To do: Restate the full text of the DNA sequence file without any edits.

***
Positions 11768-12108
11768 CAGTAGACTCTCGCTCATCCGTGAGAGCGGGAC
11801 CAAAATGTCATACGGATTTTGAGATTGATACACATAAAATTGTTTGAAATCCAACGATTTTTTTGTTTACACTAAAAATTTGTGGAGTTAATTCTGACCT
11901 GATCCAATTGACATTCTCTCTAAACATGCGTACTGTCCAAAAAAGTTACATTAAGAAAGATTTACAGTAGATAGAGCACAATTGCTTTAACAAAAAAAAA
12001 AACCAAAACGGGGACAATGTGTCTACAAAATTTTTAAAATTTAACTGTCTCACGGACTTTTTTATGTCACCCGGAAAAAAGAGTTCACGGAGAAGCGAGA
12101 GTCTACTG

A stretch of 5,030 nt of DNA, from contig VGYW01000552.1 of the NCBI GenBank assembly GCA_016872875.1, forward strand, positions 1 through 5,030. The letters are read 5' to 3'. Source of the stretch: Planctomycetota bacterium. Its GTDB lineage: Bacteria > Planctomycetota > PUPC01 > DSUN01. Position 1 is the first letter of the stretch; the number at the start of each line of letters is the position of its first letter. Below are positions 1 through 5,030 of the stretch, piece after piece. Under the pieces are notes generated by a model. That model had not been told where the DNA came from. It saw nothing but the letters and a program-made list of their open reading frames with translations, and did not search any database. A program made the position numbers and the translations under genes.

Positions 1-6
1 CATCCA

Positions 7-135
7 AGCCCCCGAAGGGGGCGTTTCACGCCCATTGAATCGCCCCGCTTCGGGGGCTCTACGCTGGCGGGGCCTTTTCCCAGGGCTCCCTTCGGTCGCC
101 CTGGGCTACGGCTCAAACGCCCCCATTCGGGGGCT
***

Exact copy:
Positions 11768-12108
11768 CAGTAGACTCTCGCTCATCCGTGAGAGCGGGAC
11801 CAAAATGTCATACGGATTTTGAGATTGATACACATAAAATTGTTTGAAATCCAACGATTTTTTTGTTTACACTAAAAATTTGTGGAGTTAATTCTGACCT
11901 GATCCAATTGACATTCTCTCTAAACATGCGTACTGTCCAAAAAAGTTACATTAAGAAAGATTTACAGTAGATAGAGCACAATTGCTTTAACAAAAAAAAA
12001 AACCAAAACGGGGACAATGTGTCTACAAAATTTTTAAAATTTAACTGTCTCACGGACTTTTTTATGTCACCCGGAAAAAAGAGTTCACGGAGAAGCGAGA
12101 GTCTACTG

A stretch of 5,030 nt of DNA, from contig VGYW01000552.1 of the NCBI GenBank assembly GCA_016872875.1, forward strand, positions 1 through 5,030. The letters are read 5' to 3'. Source of the stretch: Planctomycetota bacterium. Its GTDB lineage: Bacteria > Planctomycetota > PUPC01 > DSUN01. Position 1 is the first letter of the stretch; the number at the start of each line of letters is the position of its first letter. Below are positions 1 through 5,030 of the stretch, piece after piece. Under the pieces are notes generated by a model. That model had not been told where the DNA came from. It saw nothing but the letters and a program-made list of their open reading frames with translations, and did not search any database. A program made the position numbers and the translations under genes.

Positions 1-6
1 CATCCA

Positions 7-135
7 AGCCCCCGAAGGGGGCGTTTCACGCCCATTGAATCGCCCCGCTTCGGGGGCTCTACGCTGGCGGGGCCTTTTCCCAGGGCTCCCTTCGGTCGCC
101 CTGGGCTACGGCTCAAACGCCCCCATTCGGGGGCT